Aaaaahahahahahaha. Poor dear. I've been inclined to remove them ever since my boss told me a story about how he'd once had one in the house and thought "Ah, it's not hurting anyone, I'll leave it alone," only to have it give birth to thousands of huntsman spawn a few days later. Best to remove it when there's only one.

BlackLOG said...

It sure beats my spider story. When I was living in Leytonstone (just like Australia but without the weather and the criminals were born there not imported). Out of the corner of my eye I saw a shadow in the hall. It was huge and attached to it was the biggest spider (UK that is, probably would not even register as a money spider in Australia) that I had ever seen. I'm not that worried by most spiders but the size was a shock (so I feel your distress). I put a heavy plastic jug on top of the wee beastie and went to get a paper to slip underneath and remove him, (or her for that matter, I'm not that familiar with working out the sex of our arachnid friends but "He" did not appear to have hundreds of little breasts and I'm sure he had what looked like a ninth leg!!!!). As I came back the damn thing was moving the jug....I Went back for thicker paper and wish I had a cattle prod in case it turned nasty. It's probably still in Leytonstone eating cats, dogs and medium sized children.....They keep these stories out of the press you know, 5o years time and the truth will come out....

P said...

Argh!!! That is terrifying! I absolutely HATE spiders (especially after the time I saw that film "Eight Legged Freaks" so I would be right there with you!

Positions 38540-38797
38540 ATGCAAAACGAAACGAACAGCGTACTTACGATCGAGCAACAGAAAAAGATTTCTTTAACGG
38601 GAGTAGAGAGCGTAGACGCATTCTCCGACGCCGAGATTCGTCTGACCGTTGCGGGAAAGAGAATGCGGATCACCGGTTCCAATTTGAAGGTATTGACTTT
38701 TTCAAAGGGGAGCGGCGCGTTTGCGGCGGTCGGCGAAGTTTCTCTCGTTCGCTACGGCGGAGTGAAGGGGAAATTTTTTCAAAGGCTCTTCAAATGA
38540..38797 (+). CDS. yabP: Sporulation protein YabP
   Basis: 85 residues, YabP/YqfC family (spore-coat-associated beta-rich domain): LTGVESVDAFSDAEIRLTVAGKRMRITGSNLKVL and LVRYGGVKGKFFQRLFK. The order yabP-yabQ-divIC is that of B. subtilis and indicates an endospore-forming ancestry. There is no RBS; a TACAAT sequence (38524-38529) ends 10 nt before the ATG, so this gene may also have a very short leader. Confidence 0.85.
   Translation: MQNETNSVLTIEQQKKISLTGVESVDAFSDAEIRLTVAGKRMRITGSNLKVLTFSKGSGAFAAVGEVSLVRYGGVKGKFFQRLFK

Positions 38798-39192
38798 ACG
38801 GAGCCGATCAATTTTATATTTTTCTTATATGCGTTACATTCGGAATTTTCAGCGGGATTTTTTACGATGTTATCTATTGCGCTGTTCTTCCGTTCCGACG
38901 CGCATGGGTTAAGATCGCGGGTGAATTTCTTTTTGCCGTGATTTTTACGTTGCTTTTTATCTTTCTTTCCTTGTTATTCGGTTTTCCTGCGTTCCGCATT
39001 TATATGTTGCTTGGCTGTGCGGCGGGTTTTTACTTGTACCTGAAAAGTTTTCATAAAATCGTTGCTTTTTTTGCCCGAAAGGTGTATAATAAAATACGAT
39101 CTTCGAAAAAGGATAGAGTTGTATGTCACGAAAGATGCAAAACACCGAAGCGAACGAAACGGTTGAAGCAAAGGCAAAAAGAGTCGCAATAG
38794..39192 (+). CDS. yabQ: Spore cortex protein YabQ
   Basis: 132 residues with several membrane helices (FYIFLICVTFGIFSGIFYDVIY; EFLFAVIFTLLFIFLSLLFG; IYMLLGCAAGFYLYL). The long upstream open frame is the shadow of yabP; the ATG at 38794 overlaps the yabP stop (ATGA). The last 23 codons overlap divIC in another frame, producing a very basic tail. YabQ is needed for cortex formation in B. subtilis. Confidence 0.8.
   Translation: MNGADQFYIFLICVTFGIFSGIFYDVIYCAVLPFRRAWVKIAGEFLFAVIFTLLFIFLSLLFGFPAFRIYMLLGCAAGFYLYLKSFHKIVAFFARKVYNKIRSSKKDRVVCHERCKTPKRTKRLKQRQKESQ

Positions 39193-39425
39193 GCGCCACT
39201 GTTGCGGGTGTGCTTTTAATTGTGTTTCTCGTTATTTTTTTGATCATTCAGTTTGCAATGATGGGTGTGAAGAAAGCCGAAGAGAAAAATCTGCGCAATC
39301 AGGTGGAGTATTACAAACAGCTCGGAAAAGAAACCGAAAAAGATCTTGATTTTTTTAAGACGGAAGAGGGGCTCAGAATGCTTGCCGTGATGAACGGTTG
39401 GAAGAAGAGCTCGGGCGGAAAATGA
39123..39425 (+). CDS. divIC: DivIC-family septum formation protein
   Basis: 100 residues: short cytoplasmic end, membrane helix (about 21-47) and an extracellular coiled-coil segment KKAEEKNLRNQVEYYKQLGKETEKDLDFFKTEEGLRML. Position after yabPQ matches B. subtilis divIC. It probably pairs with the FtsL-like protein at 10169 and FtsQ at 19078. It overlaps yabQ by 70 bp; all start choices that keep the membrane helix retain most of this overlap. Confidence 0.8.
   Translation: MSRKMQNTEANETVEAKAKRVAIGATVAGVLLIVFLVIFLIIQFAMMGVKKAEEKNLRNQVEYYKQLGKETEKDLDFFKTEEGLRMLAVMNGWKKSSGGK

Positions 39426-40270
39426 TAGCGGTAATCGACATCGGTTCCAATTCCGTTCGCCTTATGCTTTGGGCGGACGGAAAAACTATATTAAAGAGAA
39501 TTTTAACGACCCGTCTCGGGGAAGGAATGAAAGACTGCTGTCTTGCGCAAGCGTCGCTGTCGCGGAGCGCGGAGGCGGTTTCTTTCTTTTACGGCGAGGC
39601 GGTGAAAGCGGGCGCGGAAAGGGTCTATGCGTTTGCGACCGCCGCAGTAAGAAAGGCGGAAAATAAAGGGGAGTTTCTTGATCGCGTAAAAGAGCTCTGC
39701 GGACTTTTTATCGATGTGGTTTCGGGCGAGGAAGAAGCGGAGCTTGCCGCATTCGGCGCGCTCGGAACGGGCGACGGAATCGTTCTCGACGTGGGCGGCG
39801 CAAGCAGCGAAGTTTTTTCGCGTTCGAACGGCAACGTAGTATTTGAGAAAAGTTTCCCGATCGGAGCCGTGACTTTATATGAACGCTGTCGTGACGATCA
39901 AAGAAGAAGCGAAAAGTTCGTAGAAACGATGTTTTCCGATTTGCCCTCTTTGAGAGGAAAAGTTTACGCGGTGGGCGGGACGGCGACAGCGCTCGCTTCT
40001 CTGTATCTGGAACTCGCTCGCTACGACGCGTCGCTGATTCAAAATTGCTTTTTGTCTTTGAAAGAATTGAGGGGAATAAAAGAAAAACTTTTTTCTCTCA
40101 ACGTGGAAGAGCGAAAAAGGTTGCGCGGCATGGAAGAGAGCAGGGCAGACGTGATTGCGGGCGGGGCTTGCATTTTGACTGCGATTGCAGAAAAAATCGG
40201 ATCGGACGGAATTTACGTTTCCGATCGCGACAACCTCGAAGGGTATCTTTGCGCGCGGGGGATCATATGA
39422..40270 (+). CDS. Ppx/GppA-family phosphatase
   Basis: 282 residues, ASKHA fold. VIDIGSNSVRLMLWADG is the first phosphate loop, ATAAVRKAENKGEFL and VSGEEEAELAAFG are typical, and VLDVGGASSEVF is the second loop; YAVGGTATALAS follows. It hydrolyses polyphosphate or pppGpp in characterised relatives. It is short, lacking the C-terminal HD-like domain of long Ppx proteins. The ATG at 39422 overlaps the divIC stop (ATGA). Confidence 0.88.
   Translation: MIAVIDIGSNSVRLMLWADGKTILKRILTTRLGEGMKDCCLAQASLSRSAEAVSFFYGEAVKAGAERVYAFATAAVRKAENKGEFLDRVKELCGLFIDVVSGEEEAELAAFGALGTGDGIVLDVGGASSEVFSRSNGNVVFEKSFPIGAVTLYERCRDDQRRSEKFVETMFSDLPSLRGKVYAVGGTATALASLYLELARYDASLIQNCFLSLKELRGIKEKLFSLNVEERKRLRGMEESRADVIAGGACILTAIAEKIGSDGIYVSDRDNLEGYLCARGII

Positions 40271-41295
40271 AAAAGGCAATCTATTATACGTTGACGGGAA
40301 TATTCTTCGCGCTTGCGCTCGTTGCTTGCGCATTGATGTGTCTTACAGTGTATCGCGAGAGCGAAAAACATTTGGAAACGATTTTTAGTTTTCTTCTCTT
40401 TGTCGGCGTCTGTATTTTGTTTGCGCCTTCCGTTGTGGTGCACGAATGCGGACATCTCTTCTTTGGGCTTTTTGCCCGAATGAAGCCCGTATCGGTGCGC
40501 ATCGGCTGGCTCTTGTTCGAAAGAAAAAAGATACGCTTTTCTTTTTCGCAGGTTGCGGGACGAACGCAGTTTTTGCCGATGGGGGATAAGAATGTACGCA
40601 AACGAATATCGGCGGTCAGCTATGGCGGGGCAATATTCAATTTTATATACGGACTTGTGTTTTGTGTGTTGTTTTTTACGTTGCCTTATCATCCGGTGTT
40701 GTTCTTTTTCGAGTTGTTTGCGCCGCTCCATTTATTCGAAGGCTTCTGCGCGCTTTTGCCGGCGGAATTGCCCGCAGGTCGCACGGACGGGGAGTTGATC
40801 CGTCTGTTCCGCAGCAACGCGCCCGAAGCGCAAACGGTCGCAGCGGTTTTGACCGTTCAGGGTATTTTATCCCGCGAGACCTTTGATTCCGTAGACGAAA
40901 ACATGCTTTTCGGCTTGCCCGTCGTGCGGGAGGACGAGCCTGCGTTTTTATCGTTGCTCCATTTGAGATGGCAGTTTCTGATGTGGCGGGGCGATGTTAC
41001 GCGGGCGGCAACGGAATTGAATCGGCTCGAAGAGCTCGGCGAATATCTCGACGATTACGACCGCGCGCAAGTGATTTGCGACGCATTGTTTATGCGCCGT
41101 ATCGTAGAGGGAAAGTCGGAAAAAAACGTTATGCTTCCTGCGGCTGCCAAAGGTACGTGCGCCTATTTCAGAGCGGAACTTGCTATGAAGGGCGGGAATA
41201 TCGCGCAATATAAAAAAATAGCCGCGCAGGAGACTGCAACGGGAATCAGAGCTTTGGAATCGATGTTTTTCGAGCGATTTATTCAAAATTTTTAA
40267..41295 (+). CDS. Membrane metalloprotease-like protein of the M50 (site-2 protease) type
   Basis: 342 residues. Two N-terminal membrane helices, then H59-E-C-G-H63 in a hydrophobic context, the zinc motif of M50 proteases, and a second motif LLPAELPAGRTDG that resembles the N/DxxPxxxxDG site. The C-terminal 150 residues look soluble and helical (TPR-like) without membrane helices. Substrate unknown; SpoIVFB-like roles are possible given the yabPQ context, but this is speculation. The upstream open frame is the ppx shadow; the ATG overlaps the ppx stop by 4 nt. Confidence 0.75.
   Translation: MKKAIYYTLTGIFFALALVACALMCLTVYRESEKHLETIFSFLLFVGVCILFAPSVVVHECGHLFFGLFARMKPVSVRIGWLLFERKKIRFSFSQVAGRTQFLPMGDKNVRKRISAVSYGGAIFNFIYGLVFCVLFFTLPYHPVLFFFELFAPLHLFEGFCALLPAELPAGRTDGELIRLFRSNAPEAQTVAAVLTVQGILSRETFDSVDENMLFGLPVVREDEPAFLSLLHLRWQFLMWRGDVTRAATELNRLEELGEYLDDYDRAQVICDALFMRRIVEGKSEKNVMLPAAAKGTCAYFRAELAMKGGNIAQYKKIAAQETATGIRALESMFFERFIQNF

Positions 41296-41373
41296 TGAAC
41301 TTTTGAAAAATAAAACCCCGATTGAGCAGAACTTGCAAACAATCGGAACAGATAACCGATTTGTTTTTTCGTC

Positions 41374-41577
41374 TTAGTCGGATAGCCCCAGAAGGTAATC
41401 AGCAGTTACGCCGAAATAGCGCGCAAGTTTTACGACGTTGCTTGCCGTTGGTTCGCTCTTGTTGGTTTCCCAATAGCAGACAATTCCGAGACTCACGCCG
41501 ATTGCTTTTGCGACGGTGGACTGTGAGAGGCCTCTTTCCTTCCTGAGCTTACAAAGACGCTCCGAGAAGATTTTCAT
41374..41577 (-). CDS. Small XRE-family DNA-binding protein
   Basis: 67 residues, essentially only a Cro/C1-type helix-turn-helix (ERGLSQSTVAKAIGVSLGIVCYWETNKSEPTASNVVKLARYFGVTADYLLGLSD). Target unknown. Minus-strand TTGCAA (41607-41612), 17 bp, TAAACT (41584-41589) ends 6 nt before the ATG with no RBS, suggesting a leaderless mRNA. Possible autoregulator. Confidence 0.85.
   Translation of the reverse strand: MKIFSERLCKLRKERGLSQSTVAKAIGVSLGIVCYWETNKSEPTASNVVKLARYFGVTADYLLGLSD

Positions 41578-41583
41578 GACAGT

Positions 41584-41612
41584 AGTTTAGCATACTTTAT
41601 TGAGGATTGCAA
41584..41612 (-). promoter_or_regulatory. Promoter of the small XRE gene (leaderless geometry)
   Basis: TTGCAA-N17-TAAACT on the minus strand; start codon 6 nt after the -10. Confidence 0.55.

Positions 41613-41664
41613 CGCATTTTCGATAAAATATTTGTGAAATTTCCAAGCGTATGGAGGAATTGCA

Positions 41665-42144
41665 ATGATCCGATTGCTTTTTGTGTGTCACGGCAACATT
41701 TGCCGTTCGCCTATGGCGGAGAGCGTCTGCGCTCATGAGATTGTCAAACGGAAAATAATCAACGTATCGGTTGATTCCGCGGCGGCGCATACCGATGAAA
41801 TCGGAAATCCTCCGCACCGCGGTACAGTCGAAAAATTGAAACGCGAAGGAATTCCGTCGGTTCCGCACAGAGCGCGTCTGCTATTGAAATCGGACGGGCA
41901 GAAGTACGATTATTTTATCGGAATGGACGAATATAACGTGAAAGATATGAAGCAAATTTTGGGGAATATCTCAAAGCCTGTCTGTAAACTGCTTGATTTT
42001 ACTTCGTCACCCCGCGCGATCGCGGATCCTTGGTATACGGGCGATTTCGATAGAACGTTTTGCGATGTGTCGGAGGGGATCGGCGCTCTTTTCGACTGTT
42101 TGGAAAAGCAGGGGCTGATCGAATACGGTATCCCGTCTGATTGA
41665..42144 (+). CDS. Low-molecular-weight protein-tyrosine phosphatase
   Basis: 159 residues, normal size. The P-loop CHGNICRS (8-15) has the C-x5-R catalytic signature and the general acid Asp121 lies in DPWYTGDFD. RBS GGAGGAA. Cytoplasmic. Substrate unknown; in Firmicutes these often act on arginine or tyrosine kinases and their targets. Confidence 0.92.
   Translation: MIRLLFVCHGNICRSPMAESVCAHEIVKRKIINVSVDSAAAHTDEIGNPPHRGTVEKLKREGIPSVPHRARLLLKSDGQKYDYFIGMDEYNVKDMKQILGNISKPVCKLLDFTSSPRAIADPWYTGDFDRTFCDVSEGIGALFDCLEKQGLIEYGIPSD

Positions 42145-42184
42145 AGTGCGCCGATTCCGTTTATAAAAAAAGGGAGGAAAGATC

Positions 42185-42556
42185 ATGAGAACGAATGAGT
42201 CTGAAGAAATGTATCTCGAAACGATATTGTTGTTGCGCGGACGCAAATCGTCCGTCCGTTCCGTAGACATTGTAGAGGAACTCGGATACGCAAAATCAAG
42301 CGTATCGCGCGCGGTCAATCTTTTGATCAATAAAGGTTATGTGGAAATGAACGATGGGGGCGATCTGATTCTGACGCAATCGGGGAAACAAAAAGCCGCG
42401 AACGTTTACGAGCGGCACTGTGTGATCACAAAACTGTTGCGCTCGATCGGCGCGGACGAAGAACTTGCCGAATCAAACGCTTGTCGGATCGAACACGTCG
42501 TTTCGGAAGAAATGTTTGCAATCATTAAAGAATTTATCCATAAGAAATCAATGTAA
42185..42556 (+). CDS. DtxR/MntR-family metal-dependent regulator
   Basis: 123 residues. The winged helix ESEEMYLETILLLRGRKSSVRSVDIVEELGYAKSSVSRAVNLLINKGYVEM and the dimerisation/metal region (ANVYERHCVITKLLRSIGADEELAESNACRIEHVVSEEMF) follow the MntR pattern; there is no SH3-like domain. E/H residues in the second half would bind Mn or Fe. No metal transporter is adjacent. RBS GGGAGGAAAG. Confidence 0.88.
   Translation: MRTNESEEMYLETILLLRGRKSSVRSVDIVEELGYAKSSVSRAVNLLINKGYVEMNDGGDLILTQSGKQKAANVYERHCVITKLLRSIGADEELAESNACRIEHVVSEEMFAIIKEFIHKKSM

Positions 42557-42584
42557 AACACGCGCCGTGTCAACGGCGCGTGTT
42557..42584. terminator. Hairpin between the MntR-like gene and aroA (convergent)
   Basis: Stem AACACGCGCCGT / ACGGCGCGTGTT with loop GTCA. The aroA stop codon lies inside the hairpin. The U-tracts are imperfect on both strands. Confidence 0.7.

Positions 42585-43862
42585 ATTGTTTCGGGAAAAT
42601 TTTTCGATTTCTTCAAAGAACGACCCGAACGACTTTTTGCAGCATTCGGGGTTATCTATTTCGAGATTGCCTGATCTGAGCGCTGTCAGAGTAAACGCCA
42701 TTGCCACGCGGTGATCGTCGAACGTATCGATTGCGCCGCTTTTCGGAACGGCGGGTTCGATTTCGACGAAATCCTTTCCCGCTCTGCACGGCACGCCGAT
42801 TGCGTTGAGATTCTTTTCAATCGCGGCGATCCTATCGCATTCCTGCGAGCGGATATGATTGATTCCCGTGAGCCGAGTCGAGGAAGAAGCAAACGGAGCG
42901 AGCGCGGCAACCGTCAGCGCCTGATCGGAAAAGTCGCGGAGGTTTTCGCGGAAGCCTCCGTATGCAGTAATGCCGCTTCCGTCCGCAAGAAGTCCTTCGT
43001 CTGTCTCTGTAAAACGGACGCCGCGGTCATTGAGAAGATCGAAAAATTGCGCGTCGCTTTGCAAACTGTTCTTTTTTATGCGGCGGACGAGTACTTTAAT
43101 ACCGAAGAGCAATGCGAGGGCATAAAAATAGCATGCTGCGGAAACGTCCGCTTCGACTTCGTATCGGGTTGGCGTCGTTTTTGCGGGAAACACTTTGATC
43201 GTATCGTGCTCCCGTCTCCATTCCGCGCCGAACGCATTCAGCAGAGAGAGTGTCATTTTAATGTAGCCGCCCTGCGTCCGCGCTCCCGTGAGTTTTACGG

Oh and if the dudes didn't think it was that scary, why wouldn't they deal with it for you??? Hmmmm... I think they protest too much!

Steph said...

Don't you love the old "It's more scared of YOU" line.
Bollocks to that! I'd have squished it with a house brick.

cynicalscribble said...

I'd need to be in full riot gear to even consider entering that room again.

Oh and I'd also need a big massive slipper...

Please Don't Eat With Your Mouth Open said...

miss milk - exactly! I was thinking there's no way that things just on its own...its got spawn...

blacklog - haha great story. love the way it managed to move the glass!? that would freak me out.

P - I'm so with you on that, the blokes were blatently scared of it too. Especially the polo player, he wouldn't even cometo look at it.

steph - But it would have made such an awful mess :(

cynical - this thing was beyond slippering. It needed broom / bulldozer action for removal, fact. true story.

theperpetualspiral said...

I read somewhere that people swallow a certain number of spiders a year in their sleep without realising it.

I suspect with that one you'd probably realise quite soon what you'd done. Possibly as it crawled back out of your nose.

not twitter said...

Sat up all night in a shack bordering the jungle in Ko Tao many years ago watching a spider the size of my hand. When it did make a proper move it took out a cockroach and we all know how quick they can move.

After that I chose to sleep with the mosquito net tucked in all round the mattress.

Ellie said...

Love this story. Am right there with you. I would not have slept with that thing hanging over, Little Miss Moffet.

Semaphore said...

Eurgh, those things are VILE. I'm getting shivers just thinking about them. One tour guide I spoke to said, "Yeah, the huntsman, they're totally harmless - they just make you vomit a bit." WELL THANKS.

Luckily, I only saw three Australian-grade spiders in my entire time there (2 and a half months), but I did share a shower with a Black Widow (!!!!)